Over the past few months, essentially since the administration of US President Joe Biden entered the White House, officials in Riyadh and Abu Dhabi have adopted a new strategy in terms of their foreign policies regarding Iran and renewing diplomatic ties with the Islamic republic, Israel Hayom reported.
Initially, it was the Saudis who held a series of clandestine meetings in Baghdad with senior Iranian officials, attended among others by the Saudi ambassador to Iraq, Israel Hayom noted. Then the Emiratis opened a dialogue with the Iranians, even appointing former foreign minister Anwar Gargash to spearhead the efforts.
Gargash, who met with Ali Bagheri, Iran's deputy foreign minister and the man in charge of the Islamic republic's nuclear program, declared after the meeting in Abu Dhabi that its purpose "was to stabilize relations and reduce tensions with Iran." The senior Emirati diplomat added that a senior UAE delegation would soon reciprocate with a visit to the Iranian capital.
The United Arab Emirates did not just renew dialogue with Iran, however. After the telephone conversation between Emirati Crown Prince Mohammed bin Zayed Al Nahyan with Syrian President Bashar al-Assad, the Emirati Foreign Minister was sent to Damascus to meet with al-Assad - despite Washington's warning that the UAE may face sanctions for doing so.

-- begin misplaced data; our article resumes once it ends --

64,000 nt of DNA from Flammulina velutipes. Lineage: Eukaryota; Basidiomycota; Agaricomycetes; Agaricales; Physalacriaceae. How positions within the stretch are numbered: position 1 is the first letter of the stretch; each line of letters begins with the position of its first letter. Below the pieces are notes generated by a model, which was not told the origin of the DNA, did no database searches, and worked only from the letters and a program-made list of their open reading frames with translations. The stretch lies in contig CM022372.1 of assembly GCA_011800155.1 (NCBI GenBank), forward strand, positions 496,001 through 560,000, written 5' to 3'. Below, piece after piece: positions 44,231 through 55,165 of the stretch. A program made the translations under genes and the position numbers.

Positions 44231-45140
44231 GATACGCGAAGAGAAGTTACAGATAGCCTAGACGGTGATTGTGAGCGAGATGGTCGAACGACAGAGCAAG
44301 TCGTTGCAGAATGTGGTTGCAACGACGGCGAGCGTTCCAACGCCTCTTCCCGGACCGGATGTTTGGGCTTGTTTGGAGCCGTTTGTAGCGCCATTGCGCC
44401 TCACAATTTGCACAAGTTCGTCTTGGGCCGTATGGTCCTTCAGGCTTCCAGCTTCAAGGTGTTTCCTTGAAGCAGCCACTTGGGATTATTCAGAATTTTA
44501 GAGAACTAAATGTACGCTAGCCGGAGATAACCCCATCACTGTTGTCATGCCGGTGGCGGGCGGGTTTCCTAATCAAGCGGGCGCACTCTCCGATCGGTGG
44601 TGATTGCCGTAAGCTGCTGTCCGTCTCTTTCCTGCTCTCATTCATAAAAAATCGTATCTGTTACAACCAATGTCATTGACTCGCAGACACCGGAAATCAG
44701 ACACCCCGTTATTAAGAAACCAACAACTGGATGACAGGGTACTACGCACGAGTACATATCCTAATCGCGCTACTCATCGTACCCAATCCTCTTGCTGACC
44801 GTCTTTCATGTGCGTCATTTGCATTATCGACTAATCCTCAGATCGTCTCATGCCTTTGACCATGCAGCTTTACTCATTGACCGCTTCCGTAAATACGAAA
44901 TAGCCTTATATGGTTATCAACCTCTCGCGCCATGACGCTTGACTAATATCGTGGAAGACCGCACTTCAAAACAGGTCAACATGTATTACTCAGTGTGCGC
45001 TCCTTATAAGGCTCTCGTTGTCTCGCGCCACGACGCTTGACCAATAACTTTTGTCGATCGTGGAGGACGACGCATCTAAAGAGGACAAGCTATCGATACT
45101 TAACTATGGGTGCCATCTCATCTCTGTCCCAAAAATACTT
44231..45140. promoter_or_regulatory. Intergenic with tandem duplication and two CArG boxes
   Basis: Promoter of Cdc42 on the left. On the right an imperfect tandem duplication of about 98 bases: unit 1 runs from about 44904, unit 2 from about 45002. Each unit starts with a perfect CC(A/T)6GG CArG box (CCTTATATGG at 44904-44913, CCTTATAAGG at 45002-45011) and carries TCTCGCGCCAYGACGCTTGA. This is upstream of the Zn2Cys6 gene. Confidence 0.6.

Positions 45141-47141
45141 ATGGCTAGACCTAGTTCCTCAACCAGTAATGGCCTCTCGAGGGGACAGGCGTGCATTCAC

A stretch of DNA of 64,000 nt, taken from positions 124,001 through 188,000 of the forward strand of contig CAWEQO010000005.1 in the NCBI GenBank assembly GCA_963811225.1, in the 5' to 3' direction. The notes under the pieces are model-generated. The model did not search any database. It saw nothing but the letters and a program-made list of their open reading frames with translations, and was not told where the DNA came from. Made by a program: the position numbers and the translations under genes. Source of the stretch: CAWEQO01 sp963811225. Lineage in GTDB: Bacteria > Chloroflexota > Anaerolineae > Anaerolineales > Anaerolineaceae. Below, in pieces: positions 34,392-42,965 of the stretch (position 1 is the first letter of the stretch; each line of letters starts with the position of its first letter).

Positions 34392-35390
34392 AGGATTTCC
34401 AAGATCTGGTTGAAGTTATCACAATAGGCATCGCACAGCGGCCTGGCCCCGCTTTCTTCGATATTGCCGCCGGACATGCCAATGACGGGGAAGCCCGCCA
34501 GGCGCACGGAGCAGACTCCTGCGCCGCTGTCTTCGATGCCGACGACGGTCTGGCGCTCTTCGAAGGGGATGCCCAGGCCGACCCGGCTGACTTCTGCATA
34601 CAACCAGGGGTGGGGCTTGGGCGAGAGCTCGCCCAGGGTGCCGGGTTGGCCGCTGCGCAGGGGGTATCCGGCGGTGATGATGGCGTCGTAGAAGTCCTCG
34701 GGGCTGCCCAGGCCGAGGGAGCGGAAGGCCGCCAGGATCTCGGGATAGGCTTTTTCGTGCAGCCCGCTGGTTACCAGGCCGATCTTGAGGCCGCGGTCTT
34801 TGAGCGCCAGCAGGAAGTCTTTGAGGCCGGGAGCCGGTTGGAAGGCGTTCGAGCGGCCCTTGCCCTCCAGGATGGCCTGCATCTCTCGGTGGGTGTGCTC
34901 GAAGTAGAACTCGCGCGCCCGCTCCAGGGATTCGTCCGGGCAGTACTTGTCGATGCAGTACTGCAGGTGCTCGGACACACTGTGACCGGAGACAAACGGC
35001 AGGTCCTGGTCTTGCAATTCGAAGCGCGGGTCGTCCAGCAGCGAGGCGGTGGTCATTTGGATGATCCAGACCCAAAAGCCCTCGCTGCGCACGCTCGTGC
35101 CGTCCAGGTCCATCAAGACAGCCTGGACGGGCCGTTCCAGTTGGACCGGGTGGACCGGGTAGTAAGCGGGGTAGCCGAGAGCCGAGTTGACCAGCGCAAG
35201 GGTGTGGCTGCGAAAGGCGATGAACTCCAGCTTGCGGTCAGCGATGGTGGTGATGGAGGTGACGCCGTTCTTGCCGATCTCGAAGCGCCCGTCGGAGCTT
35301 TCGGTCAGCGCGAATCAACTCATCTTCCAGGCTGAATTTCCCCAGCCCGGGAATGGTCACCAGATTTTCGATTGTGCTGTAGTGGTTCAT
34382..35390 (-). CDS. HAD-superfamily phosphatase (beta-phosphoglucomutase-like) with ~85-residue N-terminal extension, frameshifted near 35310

At first, the UAE said the reason for these meetings was claimed to be improving relations in the region and eliminating conflict, as well as helping the Syrian government extract itself from Iran's grip.
However, now, senior officials in both the UAE and Saudi Arabia have admitted that the main reason for the change in policy was that the regional anti-Iran coalition, formed with former US President Donald Trump's encouragement and by the Abraham Accords and which included Israel, Bahrain, the UAE, and Saudi Arabia, has fallen apart and essentially no longer exists.
"It's true that we recently held joint military trainings and exercises, which were also intended to send a clear message to Tehran," a senior official in Abu Dhabi told Israel Hayom. "But the coalition which was formed with the encouragement of Trump and his administration, and which was essentially an unofficial regional defense pact backed by the Americans between Israel and the Gulf States, who are concerned that the extremist Ayatollah government will achieve nuclear weapons - has evaporated."